Date: Thu, 30 Oct 1997 10:21:44 -0500
From: Robert Ness ness[AT SYMBOL GOES HERE]DICKINSON.EDU
Subject: Re: "Hit" (was Appalacian [sic] languages)
A number of words developed an intrusive /t/ after /s/ in ME as in ME
listnen from OE hlysnan, or ME beheste from OE behaes. I wonder if "ast"
is an instance showing the phenomenon is ongoing.
Both ASKEN and AXEN are found in Chaucer too. On Thu, 30 Oct 1997,
My question is, does the metathetical
pronunciation of "ask"
characteristic of AAVE preserve an
earlier form, or does it reflect a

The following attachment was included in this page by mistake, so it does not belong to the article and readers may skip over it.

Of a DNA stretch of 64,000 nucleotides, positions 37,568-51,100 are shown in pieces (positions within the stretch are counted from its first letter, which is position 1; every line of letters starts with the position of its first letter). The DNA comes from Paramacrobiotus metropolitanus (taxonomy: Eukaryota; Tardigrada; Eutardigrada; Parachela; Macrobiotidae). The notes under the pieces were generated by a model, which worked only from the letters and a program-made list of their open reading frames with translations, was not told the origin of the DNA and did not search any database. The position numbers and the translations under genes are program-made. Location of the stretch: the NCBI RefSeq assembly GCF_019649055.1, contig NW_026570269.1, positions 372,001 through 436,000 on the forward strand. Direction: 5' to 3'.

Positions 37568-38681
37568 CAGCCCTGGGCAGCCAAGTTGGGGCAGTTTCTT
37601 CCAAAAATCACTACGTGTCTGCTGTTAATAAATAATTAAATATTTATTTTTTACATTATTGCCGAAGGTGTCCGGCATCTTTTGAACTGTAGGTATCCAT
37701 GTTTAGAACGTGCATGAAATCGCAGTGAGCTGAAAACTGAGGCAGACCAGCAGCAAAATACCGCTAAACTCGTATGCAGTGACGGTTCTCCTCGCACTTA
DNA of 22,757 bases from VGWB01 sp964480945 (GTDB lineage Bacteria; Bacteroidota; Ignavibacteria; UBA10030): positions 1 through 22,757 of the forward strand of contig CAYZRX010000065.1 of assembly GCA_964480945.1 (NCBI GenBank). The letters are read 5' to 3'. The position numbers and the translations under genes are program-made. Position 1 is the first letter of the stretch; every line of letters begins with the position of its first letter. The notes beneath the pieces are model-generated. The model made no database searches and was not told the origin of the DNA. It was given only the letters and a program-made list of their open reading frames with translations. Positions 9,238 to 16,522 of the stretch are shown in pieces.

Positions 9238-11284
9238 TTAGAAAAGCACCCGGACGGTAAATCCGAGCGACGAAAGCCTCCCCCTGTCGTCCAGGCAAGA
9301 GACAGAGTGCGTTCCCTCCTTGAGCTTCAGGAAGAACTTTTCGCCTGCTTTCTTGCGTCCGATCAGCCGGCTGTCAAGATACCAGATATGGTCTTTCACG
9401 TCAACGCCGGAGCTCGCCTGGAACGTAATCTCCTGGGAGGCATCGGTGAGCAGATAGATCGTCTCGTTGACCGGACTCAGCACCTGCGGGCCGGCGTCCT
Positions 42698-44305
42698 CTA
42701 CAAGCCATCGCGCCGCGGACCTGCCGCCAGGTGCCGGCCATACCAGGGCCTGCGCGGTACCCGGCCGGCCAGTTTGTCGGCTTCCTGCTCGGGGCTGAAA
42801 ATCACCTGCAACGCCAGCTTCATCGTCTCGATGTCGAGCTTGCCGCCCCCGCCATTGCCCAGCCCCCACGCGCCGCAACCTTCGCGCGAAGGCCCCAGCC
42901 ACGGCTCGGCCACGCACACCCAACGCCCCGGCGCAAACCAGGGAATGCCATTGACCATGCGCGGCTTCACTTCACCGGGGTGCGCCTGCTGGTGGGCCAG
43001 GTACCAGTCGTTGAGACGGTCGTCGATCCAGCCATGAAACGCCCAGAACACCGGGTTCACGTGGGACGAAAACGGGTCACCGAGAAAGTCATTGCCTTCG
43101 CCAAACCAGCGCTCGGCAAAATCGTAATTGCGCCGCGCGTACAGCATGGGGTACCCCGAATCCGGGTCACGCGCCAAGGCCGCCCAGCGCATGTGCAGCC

contemporary performance transposition?
Since both ACSIAN and ASCIAN are found in Old English, my guess is that the
variation has always been there. My memory is that one finds both in 19th and
20th century British dialects--i.e., it appears to be widespread and common
throughout history. In ddition, of course, it could continue to be reinforced
by being continually "reinvented" in the child-language acquistion process.
In other words, Terry's question cannot be answered because the situation is
not an either/or one.
By the way (as Don Lance notes), AKS/ASK is not (I think) any more
characteristic of AAVE than of many other contemporary dialects of English.
As for D. Long's question about AST (pres.), this ils certainly common in
white speech in North Carolina. Will someone plese go check Orton and see if
it is found in English dialects as well?